Report reveals strong interest in Øresund Metro route

A report showed that the number of daily passengers would double from 30,000 to 60,000 by 2030 if the Øresund Metro across to Sweden is built

Shoppers are scooping up nearly expired food (Photo: Bando26)
July 4th, 2013 1:46 pm| by admin
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The possible extension of the Metro across the Øresund Bridge to Sweden would prove to be immensely popular.

A report from Swedish infrastructure expert Lennart Serder showed that the vast majority of travellers going across Øresund would prefer taking the Metro rather than the train.

“A Metro route across Øresund would provide a solid relief effect. Two thirds of the train travellers would move over to the Metro,” Serder told News Øresund. “That also means that the trains would be able to go across the bridge every twenty minutes and not every ten, which would in turn open up the bridge to more traffic.”

Today, over 30,000 people move across Øresund by train on a daily basis, but the prognosis showed that the number of daily passengers would double to 60,000 by 2030 if the Øresund Metro is built.

“What will remain on the Øresund Bridge is the traffic to the airport and Ørestad. Travellers heading to central Copenhagen will move to the Metro and for those who come from north in Scania, it can be quicker to take the Metro from Malmö instead of waiting on the train,” Serder said.

One important reason that a Metro line would attract so many passengers is because the travel time between Copenhagen and Malmö is expected to be halved to just 15 minutes, according to calculations.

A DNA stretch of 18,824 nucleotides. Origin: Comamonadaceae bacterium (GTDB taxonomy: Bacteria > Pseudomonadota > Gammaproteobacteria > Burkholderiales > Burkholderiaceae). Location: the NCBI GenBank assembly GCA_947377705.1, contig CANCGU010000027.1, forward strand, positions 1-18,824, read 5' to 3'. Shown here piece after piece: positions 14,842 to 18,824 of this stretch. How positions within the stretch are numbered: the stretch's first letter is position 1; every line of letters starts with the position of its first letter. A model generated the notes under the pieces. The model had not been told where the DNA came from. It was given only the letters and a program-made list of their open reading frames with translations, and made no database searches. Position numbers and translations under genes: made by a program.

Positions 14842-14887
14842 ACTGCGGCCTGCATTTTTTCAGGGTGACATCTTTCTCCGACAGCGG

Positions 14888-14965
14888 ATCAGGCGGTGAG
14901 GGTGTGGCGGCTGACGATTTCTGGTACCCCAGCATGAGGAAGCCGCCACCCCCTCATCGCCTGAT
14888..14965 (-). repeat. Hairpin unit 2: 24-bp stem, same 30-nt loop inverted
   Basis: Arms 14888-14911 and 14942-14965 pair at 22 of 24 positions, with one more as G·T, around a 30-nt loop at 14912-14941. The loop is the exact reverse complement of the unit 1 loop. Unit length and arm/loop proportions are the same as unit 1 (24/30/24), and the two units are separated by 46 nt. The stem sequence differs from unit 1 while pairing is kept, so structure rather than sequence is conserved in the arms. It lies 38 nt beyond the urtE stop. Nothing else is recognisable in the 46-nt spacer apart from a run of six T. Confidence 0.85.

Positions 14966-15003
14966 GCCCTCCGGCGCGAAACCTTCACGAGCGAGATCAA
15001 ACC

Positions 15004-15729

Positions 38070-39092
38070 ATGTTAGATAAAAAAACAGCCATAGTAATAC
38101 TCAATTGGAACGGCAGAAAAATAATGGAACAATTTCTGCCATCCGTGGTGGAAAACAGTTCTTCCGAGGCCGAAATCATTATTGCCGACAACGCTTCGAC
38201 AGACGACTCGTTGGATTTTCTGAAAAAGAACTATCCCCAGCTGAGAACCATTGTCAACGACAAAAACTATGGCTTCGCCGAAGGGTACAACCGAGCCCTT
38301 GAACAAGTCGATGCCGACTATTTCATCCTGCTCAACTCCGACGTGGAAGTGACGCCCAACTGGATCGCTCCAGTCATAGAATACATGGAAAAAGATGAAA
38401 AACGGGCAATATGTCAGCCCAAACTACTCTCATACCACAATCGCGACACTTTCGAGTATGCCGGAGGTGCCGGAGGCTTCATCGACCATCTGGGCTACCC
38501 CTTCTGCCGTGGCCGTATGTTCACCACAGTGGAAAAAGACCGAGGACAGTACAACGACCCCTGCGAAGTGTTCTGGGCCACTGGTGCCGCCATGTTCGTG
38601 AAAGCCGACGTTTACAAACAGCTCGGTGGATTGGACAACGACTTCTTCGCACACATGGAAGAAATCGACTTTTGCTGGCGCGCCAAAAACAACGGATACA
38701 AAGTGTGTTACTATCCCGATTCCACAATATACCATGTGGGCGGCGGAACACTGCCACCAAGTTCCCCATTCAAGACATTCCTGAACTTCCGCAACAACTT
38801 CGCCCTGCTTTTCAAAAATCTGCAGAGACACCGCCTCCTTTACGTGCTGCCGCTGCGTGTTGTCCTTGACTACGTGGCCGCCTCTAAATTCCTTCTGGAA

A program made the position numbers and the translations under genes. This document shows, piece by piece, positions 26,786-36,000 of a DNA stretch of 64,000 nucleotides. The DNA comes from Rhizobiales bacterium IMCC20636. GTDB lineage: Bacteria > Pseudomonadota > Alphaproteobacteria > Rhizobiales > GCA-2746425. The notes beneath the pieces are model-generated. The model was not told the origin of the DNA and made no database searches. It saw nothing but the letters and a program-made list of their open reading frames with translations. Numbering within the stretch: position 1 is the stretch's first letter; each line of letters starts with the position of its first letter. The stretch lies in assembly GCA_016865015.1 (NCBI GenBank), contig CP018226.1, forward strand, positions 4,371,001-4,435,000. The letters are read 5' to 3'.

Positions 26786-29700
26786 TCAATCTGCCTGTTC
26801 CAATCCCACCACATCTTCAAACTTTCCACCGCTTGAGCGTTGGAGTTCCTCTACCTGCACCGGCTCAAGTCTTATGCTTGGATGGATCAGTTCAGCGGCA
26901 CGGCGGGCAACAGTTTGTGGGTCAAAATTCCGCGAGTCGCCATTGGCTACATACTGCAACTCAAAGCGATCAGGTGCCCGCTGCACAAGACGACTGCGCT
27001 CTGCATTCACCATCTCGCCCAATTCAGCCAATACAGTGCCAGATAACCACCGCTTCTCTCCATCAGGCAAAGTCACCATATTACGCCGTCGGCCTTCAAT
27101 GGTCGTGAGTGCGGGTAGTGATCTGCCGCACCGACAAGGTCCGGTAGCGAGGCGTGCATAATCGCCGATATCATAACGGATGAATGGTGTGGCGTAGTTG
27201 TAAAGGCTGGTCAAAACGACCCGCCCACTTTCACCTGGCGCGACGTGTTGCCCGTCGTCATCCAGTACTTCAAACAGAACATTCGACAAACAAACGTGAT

Serder's report comes just weeks after it was revealed that integration in the Øresund region continued to drop. A final report is expected to be presented sometime in early December at a conference in Copenhagen.

As of now, no political decisions have been made concerning the construction of an Øresund Metro line.

In related news, Metroselskabet recently embraced global traditions and christened the massive drilling machine that is to drill the tunnels for the Metro City Ring.

Pernille Østrem, the priest who gave Nora her name, said that it was nice to name the cause of all the noise that emits from the construction sites at night. (Photo: Scanpix)

‘Nora’ is 100 metres long and weighs 800 tonnes and was given its name in a 40-metre metro shaft in Nørrebroparken.

Pernille Østrem, the priest charged with naming the beast of a machine, is a neighbour to the Metro site in Nørrebro.

“When you’re down here, you can see how huge it is, for the city as well. It is a symbolic task and it feels special to be a part of,” Østrem told metroxpress newspaper. “But it’s nice to have a name when we curse the noise that the construction emits at night.”

The christening marks a new phase for the Metro construction, and Nora will commence the tunnel-drilling for the new City Ring within two weeks.

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